Tell expectant parents to expect sleep deprivation: it’s normal

  • Pennestri MH & al.
  • Pediatrics
  • 12 Nov 2018

  • curated by Emily Willingham, PhD
  • Clinical Essentials
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Takeaway

  • Infant sleep duration seems to have no effect on developmental motor and mental outcomes.

Why this matters

  • Accompanying editorial notes mixed bag of results on infant sleep and developmental outcomes and says “the jury is still out.”
  • Expectant parents should learn about normal infant sleeping to protect against inflated expectations.

Key results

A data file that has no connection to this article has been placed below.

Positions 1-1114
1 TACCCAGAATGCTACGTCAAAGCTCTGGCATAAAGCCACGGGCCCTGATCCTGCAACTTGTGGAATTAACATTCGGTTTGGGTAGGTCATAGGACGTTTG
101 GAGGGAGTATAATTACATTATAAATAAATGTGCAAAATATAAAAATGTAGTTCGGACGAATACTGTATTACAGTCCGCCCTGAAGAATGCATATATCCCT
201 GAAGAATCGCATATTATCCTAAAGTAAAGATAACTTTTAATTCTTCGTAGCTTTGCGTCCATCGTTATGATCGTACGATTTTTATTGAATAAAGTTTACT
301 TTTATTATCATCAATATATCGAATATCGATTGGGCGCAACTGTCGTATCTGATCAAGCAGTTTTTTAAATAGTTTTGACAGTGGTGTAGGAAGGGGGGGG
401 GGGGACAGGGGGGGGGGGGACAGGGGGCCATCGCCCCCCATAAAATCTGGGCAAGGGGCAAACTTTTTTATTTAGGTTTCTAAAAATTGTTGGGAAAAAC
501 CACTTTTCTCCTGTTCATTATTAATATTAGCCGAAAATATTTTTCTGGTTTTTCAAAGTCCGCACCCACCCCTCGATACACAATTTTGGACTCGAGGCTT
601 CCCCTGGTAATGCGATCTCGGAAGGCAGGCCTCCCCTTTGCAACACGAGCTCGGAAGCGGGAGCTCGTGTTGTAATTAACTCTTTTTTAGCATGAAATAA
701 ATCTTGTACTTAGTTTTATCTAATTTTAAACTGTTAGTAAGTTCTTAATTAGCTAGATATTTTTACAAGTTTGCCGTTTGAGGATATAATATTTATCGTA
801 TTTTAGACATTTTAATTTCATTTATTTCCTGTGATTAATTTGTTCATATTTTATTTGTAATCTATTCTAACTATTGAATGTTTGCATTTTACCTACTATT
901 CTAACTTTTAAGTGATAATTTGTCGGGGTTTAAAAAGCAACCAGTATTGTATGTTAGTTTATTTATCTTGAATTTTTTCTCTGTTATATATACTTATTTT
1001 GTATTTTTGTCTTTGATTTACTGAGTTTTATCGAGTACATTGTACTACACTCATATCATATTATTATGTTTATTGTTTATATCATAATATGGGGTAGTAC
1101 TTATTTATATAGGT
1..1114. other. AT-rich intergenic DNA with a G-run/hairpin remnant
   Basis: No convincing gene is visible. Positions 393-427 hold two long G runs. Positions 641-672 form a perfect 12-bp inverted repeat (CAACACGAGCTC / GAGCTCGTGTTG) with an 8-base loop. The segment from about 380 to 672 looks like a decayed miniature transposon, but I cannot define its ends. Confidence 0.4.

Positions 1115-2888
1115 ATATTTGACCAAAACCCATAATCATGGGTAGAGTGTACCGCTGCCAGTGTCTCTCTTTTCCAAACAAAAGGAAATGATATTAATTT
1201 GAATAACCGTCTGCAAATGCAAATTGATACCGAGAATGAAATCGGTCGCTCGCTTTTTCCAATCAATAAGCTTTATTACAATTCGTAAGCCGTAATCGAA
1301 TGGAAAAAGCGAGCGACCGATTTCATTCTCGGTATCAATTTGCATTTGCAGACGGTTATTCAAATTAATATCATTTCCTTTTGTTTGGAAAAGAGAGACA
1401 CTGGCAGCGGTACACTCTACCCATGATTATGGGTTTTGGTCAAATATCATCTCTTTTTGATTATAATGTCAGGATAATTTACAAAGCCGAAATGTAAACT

• At age 6 months:
    • 62.4% of mothers reported ≥6 hours of infant sleep.
    • 55.0% of cohort were breastfeeding, but 80.8% sleeping  
    • 57.0% of infants got 
  • At age 12 months:
    • 27.9% of infants sleeping
    • 43.4% reported
    • No associations of sleep duration with concurrent motor or mental development or maternal mood.

Study design

  • Maternal report on sleep, feeding method (breast or formula) of 388 infants, whether they slept
  • Motor and mental developmental measures taken concurrently, along with maternal mood.
  • Funding: Ludmer Center for Neuroinformatics and Mental Health, Canadian Institutes of Health Research, others.

Limitations

  • Mothers might have missed some awakenings.
  • No objective sleep measures.
  • Variables like introduction of solid food not known.

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